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From Ecological Footprint to Ecological Rent: An Economic Indicator for Resource Constraints

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  • Kurt Kratena

Abstract

This paper takes as its starting point a combination of a (monetary) input-output model with a national Ecological Footprint account for Germany in the spirit of Wiedmann et al. (2006). Footprint as well as biocapacity are dealt with at the industry level. Gross output of each industry and final demand for each industry can then be split into a share that can be reconciled with biocapacity and another share that corresponds to biocapacity overshooting. The Ecological Footprint concept is extended in this study by introducing the additional biophysically productive land necessary for sustaining the given level of economic activity. It is assumed that each industry had to rent the corresponding areas and to apply a given technology in order to make this additional land biophysically productive. This results in a new technology for each industry leading to an increase in costs and prices. The new price level is directly linked to the share of output that corresponds to biocapacity overshooting. Economic indicators can be derived by measuring the income difference brought about by the price increase. This difference corresponds to a Ricardian rent which is due to resource constraints on output growth.

Suggested Citation

  • Kurt Kratena, 2007. "From Ecological Footprint to Ecological Rent: An Economic Indicator for Resource Constraints," WIFO Working Papers 292, WIFO.
  • Handle: RePEc:wfo:wpaper:y:2007:i:292
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    References listed on IDEAS

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    1. Bicknell, Kathryn B. & Ball, Richard J. & Cullen, Ross & Bigsby, Hugh R., 1998. "New methodology for the ecological footprint with an application to the New Zealand economy," Ecological Economics, Elsevier, vol. 27(2), pages 149-160, November.
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    3. Faye Duchin, 2005. "A world trade model based on comparative advantage with m regions, n goods, and k factors," Economic Systems Research, Taylor & Francis Journals, vol. 17(2), pages 141-162.
    4. Daly, Herman E., 1990. "Toward some operational principles of sustainable development," Ecological Economics, Elsevier, vol. 2(1), pages 1-6, April.
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    6. Faye Duchin, 2004. "Input-Output Economics and Material Flows," Rensselaer Working Papers in Economics 0424, Rensselaer Polytechnic Institute, Department of Economics.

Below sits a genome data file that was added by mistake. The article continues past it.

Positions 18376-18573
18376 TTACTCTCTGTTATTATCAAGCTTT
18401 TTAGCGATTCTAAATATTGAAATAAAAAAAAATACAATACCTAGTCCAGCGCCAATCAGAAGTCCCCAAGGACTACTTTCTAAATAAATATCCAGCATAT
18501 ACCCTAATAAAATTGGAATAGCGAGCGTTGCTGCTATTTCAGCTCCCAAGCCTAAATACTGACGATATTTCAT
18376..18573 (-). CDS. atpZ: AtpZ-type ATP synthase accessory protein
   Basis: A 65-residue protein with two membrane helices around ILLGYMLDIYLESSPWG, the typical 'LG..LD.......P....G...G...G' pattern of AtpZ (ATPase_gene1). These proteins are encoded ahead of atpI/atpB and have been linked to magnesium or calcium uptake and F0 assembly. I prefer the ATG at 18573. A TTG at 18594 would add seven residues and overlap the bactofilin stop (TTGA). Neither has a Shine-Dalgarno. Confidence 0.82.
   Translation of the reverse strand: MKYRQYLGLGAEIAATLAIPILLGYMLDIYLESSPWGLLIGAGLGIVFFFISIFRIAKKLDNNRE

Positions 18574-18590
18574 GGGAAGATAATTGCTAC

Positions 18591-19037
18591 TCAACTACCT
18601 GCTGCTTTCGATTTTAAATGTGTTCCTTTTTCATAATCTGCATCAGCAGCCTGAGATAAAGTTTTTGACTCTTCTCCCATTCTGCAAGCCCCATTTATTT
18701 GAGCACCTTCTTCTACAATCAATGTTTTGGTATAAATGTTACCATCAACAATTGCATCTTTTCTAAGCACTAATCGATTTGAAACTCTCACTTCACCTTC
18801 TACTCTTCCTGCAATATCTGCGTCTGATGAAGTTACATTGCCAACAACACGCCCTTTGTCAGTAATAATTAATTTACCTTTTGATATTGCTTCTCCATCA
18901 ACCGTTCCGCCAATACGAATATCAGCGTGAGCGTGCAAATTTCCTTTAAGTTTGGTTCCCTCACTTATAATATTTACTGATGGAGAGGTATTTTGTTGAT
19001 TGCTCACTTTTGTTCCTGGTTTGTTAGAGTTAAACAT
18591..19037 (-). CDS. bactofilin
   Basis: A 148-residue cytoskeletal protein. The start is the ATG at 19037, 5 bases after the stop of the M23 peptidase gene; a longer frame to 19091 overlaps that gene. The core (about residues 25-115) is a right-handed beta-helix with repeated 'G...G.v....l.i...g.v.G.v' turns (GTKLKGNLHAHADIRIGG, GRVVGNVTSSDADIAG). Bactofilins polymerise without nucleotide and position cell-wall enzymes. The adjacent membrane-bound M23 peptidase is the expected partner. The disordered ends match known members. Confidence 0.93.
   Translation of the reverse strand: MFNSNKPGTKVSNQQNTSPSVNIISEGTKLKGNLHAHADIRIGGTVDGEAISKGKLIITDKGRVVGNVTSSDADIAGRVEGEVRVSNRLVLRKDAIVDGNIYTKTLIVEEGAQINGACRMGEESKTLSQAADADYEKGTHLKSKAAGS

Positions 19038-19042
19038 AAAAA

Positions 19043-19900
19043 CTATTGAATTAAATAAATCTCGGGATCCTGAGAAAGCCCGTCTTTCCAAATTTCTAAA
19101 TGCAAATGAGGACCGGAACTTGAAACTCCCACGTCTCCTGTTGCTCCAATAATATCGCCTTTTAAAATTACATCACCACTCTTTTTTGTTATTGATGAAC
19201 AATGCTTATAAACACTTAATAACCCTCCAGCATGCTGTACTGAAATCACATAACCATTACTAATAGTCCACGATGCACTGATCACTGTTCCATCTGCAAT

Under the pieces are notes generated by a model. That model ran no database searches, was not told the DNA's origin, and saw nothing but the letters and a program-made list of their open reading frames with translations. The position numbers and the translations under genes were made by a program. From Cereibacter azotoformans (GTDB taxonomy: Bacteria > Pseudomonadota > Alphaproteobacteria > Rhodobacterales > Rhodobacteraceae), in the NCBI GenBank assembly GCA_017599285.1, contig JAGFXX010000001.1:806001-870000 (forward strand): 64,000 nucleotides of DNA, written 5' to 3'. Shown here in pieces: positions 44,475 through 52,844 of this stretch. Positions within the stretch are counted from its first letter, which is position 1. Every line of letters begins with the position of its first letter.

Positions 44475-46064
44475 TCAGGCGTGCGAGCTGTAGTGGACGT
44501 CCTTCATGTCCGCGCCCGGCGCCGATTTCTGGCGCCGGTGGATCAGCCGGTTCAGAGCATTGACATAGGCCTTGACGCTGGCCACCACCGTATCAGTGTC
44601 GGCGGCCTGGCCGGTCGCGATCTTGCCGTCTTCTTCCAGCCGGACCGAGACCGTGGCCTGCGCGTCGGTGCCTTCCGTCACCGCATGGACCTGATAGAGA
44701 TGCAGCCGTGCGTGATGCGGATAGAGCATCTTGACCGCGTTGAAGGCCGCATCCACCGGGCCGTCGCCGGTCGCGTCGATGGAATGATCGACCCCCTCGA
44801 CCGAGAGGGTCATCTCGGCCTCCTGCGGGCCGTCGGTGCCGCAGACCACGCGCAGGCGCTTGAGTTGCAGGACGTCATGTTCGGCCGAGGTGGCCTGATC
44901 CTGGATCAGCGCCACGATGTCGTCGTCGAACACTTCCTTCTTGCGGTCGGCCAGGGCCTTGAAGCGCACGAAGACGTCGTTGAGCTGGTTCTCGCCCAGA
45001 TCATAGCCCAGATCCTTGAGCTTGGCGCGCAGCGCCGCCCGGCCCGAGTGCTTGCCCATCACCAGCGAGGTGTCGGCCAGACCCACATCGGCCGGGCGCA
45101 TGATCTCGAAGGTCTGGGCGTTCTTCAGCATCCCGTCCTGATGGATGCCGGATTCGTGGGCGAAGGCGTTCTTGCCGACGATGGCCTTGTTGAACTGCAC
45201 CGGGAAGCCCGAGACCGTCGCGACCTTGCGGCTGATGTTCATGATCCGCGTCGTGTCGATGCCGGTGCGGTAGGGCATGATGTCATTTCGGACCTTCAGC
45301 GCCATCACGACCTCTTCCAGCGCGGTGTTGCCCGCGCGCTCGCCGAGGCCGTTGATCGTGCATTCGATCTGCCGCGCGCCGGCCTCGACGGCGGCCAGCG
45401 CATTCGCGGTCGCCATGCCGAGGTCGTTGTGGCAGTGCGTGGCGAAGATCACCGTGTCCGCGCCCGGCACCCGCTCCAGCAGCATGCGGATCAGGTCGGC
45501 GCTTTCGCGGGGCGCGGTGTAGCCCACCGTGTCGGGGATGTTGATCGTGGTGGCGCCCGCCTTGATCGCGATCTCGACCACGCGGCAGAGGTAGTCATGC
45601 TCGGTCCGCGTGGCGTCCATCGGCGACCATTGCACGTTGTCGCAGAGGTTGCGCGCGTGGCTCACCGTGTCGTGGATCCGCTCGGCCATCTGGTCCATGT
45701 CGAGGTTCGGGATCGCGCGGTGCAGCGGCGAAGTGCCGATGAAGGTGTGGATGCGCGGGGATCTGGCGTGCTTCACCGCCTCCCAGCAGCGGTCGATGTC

7. McDonald, Garry W. & Patterson, Murray G., 2004. "Ecological Footprints and interdependencies of New Zealand regions," Ecological Economics, Elsevier, vol. 50(1-2), pages 49-67, September.
    8. Lenzen, Manfred & Murray, Shauna A., 2001. "A modified ecological footprint method and its application to Australia," Ecological Economics, Elsevier, vol. 37(2), pages 229-255, May.
    9. Wiedmann, Thomas & Minx, Jan & Barrett, John & Wackernagel, Mathis, 2006. "Allocating ecological footprints to final consumption categories with input-output analysis," Ecological Economics, Elsevier, vol. 56(1), pages 28-48, January.
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    Cited by:

    1. Jin, Wei & Xu, Linyu & Yang, Zhifeng, 2009. "Modeling a policy making framework for urban sustainability: Incorporating system dynamics into the Ecological Footprint," Ecological Economics, Elsevier, vol. 68(12), pages 2938-2949, October.
    2. Kronenberg, Tobias, 2009. "The impact of demographic change on energy use and greenhouse gas emissions in Germany," Ecological Economics, Elsevier, vol. 68(10), pages 2637-2645, August.
    3. Yoann Verger, 2015. "Sraffa and ecological economics: review of the literature," Working Papers hal-01182894, HAL.
    4. Khan, S. & Khan, M.A. & Hanjra, M.A. & Mu, J., 2009. "Pathways to reduce the environmental footprints of water and energy inputs in food production," Food Policy, Elsevier, vol. 34(2), pages 141-149, April.
    5. Thomas Wiedmann & John Barrett, 2010. "A Review of the Ecological Footprint Indicator—Perceptions and Methods," Sustainability, MDPI, Open Access Journal, vol. 2(6), pages 1-49, June.

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    Keywords

    input-output models; Ecological Footprint; Ricardian rent;

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